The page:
In 1969, author Elizabeth Kubler-Ross came up with what's known as the five stages of grief that people go through when someone dies. I think I've figured out how that applies to Sunday's loss.The first thing that came to my mind when I woke up Monday morning was "28 to 24." The final score in Sunday's Super Bowl that saw my beloved Seattle Seahawks fall to the New England Patriots. As I've been talking to people about the game, I've figured out how the five stages of grief that Kubler-Ross wrote about in her book "On Death and Dying" apply to Seattle's loss.

1. Denial and Isolation: "I did not see that happen! No Way! There has to be a penalty! Now leave me alone!"

2. Anger: What the _______! (You supply the expletive) Who called that play? Why didn't they give it to Lynch? I'M SO P-Oed right now!"

3. Bargaining: "OK, look at it this way. If Jermaine Kearse hadn't made that miracle catch, it would have been game over any way. You can see that, can't you?"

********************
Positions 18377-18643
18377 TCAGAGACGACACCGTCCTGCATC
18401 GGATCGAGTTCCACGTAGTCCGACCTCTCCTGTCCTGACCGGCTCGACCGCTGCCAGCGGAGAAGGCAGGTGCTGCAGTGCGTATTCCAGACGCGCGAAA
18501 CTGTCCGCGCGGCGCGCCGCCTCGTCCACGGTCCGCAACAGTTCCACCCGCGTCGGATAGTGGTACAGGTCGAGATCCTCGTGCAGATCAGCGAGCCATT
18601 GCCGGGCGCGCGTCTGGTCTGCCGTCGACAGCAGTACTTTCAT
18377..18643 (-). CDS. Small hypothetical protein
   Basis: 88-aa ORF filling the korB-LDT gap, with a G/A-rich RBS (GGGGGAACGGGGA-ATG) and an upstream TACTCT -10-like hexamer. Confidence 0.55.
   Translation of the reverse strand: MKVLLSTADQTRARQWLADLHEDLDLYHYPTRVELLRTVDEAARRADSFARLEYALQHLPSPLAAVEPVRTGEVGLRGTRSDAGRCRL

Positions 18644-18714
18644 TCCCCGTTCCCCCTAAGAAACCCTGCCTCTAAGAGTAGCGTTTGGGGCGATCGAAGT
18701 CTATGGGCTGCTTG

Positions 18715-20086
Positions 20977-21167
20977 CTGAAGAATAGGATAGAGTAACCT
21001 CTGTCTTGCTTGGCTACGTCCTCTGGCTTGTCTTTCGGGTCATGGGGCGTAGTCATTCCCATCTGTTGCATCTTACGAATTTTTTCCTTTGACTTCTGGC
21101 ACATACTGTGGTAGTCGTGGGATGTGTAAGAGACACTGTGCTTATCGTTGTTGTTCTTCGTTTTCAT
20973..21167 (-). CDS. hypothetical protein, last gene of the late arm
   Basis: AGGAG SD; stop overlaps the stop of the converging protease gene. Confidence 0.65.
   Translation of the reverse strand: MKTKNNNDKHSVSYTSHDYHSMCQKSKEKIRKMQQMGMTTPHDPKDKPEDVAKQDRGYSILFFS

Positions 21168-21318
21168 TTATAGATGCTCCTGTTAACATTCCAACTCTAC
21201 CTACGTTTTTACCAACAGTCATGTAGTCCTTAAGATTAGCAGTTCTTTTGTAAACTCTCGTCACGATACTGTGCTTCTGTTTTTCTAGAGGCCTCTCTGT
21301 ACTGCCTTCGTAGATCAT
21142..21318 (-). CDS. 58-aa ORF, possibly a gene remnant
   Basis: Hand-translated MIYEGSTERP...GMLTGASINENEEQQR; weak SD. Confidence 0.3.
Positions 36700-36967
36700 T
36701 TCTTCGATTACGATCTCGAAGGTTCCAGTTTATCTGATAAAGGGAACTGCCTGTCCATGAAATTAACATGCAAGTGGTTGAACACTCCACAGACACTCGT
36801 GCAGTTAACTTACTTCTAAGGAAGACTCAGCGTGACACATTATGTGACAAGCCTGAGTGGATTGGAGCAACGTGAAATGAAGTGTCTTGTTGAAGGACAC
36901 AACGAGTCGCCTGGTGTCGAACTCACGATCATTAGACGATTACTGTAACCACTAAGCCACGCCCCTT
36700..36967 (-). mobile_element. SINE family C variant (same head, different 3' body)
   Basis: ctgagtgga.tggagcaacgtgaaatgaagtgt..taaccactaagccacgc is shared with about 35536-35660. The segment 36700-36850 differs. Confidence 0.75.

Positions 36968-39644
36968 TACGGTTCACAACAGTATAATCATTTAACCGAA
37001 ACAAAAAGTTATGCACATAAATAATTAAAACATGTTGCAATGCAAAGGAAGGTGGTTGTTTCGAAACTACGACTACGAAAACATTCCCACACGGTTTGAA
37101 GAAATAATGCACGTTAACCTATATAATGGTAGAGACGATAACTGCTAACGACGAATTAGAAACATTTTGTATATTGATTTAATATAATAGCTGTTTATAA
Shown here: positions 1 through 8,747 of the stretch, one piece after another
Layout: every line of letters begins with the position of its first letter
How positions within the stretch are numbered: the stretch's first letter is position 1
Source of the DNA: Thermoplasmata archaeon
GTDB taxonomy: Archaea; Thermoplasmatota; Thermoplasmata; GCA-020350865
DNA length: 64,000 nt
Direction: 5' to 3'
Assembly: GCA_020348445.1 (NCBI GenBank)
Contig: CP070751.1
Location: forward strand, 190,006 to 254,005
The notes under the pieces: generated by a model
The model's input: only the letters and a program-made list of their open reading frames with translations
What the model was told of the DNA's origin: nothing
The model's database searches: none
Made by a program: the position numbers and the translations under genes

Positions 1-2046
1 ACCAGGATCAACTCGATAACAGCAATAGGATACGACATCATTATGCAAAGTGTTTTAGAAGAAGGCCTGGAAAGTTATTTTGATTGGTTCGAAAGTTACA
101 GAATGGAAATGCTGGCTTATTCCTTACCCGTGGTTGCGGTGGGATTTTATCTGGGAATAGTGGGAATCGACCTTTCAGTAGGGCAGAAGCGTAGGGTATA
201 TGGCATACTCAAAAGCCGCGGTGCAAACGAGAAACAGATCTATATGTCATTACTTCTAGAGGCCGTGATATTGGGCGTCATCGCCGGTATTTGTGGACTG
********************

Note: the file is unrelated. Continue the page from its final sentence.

4. Depression: "Man, I can't take it. I don't think I can go to work tomorrow. I just feel so depleted and defeated. Can someone hold me, please?"

5. Acceptance: "OK, Pete Carroll said it was a good play call. Even Bill Belichick said it was a good call. Russell Wilson said he would do it again. Hey, wait. The Seahawks are going to be really good next year. Yeah, really good! Wouldn't it be great to see them win Super Bowl 50 in the 40-Whiners stadium? Hell, yeah! Go Hawks!"